Deep in the Atlantic Ocean, there lies a 5,000-mile-wide raft of seaweed so large it can be seen from space – and it’s currently making its slow descent on Florida.
Spanning about twice the width of the United States, the thick mat of sargassum blooms floats between the Gulf of Mexico and the coast of West Africa.
Now, out at sea, the living blanket poses little problem. In fact, seaweed is largely beneficial for aquatic ecosystems, providing a habitat for many species of fish and crustaceans and removing massive amounts of carbon dioxide from the atmosphere. As it floats nearer to shore, however, it becomes a much larger issue.
As hundreds of tons of sargassum seaweed wash up on the shores of the Gulf of Mexico and the Caribbean, the wet mat of algae shifts from life-giving to suffocating. The slow invasion chokes coral, diminishes air and water quality as it decomposes, and inflicts tremendous harm on coastal ecosystems.
With a toxic algae bloom and a grisly red tide forcing residents and visitors alike to flee beaches with burning eyes and breathless lungs, the Sunshine State is already having a tough year. The influx of seaweed could make things even worse for Florida.
“It’s incredible,” Brian LaPointe, a research professor at Florida Atlantic University’s Harbor Branch Oceanographic Institute, told NBC. “What we’re seeing in the satellite imagery does not bode well for a clean beach year.”
Surge of Seaweed Could Have Devastating Effect on Florida
LaPointe, an expert in seaweed and algae blooms, explained that the effects of the sargassum have already begun. Beaches in the Florida Keys are seeing the beginning of the onslaught of seaweed. Meanwhile, officials warned parts of Mexico to prepare for up to three feet of sargassum to coat its shores.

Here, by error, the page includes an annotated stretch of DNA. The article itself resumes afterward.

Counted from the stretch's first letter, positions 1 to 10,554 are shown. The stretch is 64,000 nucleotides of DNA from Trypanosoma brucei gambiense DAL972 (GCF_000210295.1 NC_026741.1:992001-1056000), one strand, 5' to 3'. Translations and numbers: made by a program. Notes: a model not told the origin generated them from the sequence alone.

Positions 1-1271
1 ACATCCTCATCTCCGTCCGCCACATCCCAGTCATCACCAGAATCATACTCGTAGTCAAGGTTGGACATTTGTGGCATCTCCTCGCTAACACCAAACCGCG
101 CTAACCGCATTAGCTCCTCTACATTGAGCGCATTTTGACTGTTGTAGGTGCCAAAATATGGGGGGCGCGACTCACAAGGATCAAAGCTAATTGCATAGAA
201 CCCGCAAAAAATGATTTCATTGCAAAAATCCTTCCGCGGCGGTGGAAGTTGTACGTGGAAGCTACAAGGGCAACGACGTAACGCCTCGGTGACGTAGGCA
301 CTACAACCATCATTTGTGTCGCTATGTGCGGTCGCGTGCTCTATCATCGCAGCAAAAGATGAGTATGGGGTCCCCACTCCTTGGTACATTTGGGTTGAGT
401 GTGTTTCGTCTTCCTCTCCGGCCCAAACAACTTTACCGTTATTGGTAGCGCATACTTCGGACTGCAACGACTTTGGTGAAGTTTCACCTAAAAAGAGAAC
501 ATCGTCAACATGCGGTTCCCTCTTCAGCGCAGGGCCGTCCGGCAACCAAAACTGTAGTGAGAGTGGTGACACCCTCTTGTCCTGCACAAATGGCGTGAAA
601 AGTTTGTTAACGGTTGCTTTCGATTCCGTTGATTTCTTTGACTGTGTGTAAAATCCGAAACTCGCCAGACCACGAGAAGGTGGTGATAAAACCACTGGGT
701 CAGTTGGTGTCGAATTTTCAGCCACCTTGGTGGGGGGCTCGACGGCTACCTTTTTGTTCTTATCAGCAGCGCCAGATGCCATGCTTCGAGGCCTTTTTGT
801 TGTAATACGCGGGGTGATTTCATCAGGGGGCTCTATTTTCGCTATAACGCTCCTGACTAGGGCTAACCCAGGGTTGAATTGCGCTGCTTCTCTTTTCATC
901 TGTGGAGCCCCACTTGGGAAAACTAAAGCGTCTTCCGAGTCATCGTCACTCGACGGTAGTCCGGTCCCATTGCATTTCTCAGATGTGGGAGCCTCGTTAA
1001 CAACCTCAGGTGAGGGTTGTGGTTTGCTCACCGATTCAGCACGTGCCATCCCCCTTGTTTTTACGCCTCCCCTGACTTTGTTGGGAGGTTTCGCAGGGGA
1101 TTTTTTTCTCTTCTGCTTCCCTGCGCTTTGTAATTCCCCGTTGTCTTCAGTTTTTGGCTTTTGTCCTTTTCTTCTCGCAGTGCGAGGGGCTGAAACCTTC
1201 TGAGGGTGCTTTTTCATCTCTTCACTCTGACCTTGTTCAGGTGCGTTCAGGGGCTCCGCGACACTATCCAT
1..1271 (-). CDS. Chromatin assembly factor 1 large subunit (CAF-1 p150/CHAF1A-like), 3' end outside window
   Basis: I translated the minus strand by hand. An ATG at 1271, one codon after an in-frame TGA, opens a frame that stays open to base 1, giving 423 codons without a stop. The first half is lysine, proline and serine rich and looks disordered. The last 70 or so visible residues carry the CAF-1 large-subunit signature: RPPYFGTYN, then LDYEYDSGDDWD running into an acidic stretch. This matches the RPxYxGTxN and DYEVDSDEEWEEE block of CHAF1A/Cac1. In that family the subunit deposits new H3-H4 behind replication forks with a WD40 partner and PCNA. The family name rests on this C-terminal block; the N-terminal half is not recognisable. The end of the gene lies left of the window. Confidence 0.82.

Obviously, stepping onto a beach expecting white sand and blue seas and instead seeing massive globs of brown plant matter is an undesirable experience. But the seaweed isn’t just unsightly. Hunks of sargassum have the ability to trap boats and other aquatic machinery.
“Even if it’s just out in coastal waters, it can block intake valves for things like power plants or desalination plants, marinas can get completely inundated and boats can’t navigate through,” said marine scientist Brian Barnes. “It can really threaten critical infrastructure.”
As it rots, sargassum seaweed releases hydrogen sulfide, worsening respiratory issues for Florida tourists already struggling to breathe through the pungent scent of the red tide. Back in 2018, a similar situation left thousands hospitalized with breathing complications.
As the USF Optical Oceanography Laboratory reported, these sargassum blooms only appear to grow as the years pass. Thus far, 2018 and 2022 had the largest blooms on record. Scientists suspect, however, that this year’s invasion could be even worse.
“Historically, as far back as we have records, sargassum has been a part of the ecosystem, but the scale now is just so much bigger,” Barnes explained. “What we would have thought was a major bloom five years ago is no longer even a blip.”